Mizner Park, Boca Raton’s haut Mediterranean “Lifestyle Center,” (read upscale mall) now provokes a certain sigh from a visitor. The economic downturn looks like it’s taking its toll. Vacancies. Closings. Fewer valet parkers. I’m on my way to see the Stanley Boxer retrospective at the Boca Raton Museum of Art, but I can’t find any Boxer signs and the show’s already been up for a couple of days.
Instead, there’s a giant banner –a large photo of Elvis flanked by two iconic images from art's past: M.C.Escher and Mary Cassatt. I get it. (Promote three giants and you get a bigger gate). I’m later told by a museum staffer that I should have gone out on Federal Highway to see the Boxer signage there. Guess I drove in from the wrong direction.
RememberingStanleyBoxer: A Retrospective 1946-2000. This show is quite a brave undertaking. If Boxer is regarded by many in the art world as one of America’s top mid-century abstract artists, there are just as many who dismiss him as an also-ran. Even today, reputations of great second -generation abstract expressionists like Joan Mitchell, Sam Francis, Jules Olitski or Shirley Jaffe are scrutinized through the lens of their predecessors like Pollock, Newman, De Kooning, Rothko and Kline.
Stanley Boxer was born in 1926. He was raised in Brooklyn, and at the outbreak of World War II, joined the Navy (illegally) at 16. After the war his brother’s money and the GI Bill helped him pay for the Art Students League in New York, then the avant-garde choice of art schools. It was there that he learned discipline, plugging away seven days a week in the studio learning his craft (he had been drawing obsessively since childhood), experimenting with surface, space, color, and push/pull effects to move shapes around the canvas. Around the time of his first solo show in 1953 he announced one of the dictums he lived by: “Art is all.” He also proclaimed “It’s our obligation to something other than self.” Boxer stayed true to his vision and devotion to life as an art “practitioner” –as he referred to himself. Practice, practice, practice was key. Over the years his output was enormous. In this show alone there are 60 works, including sculptures and works on paper.
The first p
ainting (oil and material on canvas) that opens the show is from 1966, Two Figures on the Beach. Its gloriously muted colors –greens and a sort of creamy deKooning pink–, mysterious shadowy figures and a shimmering band of red pigment at the foot of the canvas are captivating. At other times Boxer will intersect a monochromatic canvas with a drizzle of yellow down its center. You’re never sure where the artist will take you next.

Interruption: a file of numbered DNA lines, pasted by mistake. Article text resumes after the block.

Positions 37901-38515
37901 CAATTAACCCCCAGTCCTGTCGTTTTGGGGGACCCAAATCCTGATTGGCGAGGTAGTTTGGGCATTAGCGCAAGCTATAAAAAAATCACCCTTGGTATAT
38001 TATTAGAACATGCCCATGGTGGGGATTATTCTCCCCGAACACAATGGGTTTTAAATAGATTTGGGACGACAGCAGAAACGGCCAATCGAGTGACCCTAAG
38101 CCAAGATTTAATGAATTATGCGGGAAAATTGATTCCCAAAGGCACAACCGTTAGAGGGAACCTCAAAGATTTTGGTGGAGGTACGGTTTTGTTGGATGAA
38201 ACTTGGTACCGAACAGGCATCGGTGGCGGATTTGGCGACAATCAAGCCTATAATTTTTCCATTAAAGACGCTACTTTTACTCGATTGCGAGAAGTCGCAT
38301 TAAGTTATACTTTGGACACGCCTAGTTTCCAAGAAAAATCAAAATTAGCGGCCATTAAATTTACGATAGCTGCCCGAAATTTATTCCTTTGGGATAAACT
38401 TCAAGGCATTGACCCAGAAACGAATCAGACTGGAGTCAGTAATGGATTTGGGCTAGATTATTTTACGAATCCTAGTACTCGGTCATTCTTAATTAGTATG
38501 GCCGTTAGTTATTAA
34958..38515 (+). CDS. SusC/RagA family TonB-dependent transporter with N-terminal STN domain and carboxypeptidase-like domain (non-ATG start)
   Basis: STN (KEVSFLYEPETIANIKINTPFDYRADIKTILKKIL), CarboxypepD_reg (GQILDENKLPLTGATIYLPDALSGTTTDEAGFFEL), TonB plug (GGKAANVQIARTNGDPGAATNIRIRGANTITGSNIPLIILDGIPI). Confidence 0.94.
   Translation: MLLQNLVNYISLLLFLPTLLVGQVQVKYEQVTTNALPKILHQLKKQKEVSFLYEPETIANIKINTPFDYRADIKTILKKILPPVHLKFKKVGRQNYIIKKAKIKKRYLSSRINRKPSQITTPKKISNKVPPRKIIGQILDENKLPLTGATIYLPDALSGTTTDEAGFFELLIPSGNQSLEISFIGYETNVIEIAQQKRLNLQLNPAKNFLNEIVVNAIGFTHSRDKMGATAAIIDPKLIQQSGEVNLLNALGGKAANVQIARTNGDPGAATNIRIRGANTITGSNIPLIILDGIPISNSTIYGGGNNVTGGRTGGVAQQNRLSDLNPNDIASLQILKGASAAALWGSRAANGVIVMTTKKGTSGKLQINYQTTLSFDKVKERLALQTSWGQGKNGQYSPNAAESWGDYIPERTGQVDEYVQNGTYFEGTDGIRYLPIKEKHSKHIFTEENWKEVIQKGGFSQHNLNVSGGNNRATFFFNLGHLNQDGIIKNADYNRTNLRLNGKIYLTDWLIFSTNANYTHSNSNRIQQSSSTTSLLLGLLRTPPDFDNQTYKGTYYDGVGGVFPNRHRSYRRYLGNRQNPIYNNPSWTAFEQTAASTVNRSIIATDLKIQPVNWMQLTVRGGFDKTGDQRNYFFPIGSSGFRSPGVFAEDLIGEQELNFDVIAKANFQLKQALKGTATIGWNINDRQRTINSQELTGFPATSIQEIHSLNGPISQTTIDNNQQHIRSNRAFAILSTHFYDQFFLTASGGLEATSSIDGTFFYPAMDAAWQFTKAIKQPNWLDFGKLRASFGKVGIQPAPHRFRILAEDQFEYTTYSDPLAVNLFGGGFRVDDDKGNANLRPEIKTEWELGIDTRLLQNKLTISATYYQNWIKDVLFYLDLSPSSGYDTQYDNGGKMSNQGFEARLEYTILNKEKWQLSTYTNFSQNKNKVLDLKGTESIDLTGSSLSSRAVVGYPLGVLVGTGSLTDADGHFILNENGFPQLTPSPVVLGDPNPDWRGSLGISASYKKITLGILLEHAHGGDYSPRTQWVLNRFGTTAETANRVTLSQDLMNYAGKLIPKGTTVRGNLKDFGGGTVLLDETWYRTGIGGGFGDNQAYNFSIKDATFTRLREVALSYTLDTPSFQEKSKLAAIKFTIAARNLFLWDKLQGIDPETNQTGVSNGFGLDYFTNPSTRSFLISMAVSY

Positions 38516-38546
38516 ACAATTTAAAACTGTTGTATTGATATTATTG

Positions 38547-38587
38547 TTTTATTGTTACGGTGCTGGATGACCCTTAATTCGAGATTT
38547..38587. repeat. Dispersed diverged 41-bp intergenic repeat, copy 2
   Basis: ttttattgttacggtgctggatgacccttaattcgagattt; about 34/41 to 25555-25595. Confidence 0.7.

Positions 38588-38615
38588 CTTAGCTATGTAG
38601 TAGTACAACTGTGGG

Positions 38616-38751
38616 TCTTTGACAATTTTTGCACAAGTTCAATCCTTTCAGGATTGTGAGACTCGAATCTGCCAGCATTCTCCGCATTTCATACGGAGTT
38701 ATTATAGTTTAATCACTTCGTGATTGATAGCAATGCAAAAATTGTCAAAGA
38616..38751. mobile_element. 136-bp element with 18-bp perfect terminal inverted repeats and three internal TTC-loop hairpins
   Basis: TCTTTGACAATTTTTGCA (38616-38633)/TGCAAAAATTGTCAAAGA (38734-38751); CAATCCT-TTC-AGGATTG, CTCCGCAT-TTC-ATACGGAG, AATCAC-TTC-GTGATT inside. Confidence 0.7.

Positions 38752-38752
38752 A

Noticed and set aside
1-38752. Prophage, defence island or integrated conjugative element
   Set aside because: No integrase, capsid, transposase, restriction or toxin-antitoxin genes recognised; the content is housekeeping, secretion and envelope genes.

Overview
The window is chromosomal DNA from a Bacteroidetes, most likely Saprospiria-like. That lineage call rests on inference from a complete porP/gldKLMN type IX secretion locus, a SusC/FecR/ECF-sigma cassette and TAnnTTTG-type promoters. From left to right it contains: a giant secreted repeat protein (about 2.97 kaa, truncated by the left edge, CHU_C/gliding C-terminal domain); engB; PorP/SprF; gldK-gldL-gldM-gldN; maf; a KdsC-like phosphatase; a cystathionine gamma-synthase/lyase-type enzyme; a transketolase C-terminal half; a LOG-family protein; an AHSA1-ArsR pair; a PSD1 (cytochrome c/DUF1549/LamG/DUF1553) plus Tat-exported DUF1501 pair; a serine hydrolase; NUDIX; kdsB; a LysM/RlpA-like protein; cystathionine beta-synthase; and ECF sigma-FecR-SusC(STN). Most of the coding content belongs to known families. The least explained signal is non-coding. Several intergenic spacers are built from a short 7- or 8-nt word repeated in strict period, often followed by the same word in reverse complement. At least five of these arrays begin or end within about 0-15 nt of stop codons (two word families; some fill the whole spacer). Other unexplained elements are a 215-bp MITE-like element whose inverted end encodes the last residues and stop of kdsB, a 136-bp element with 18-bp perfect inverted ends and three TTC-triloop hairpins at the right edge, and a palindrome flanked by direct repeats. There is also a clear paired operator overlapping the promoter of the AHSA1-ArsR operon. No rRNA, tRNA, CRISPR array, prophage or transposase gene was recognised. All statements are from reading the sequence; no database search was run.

The influential critic Clement Greenberg once championed Boxer, hailing him as a color field painter to join the ranks of Helen Frankenthaler and Morris Louis. But Boxer would have none of it and steadfastly refused the stylistic label. But during the 70's and 80's he began creating poetic sounding labels of his own. An oil and mixed media offering, Plumagesoftempts from 1988 is one of his more striking efforts. But this run on sentence conceit, to my mind, wore pretty thin after awhile. The paintings that followed over the next three decades (providing him with his biggest market) were large scale abstractions with thick impasto brushwork and dense flamboyant surfaces. It’s as though at the end he’d throw anything on that would stick –seeds, string, glitter, gravel, wood shavings, and even roofing shingles. (At least Anselm Kiefer is reminding us of Germany's grim history through his thick layers of impasto.) This viewer felt exhausted by the end of the show. A big letdown since Stanley really “had me at hello” with that first painting of his when I walked into the gallery.
Images: Stanley Boxer (American, 1926-2000), Plumagesoftempts, 1988, oil and mixed media on canvas, 74 x 49 inches. Courtesy of the estate of the artist; Stanley Boxer (American, 1926-2000), Two Figures on the Beach, 1966, oil and materials on canvas, 11 x 53 inches. Courtesy of the estate of the artist.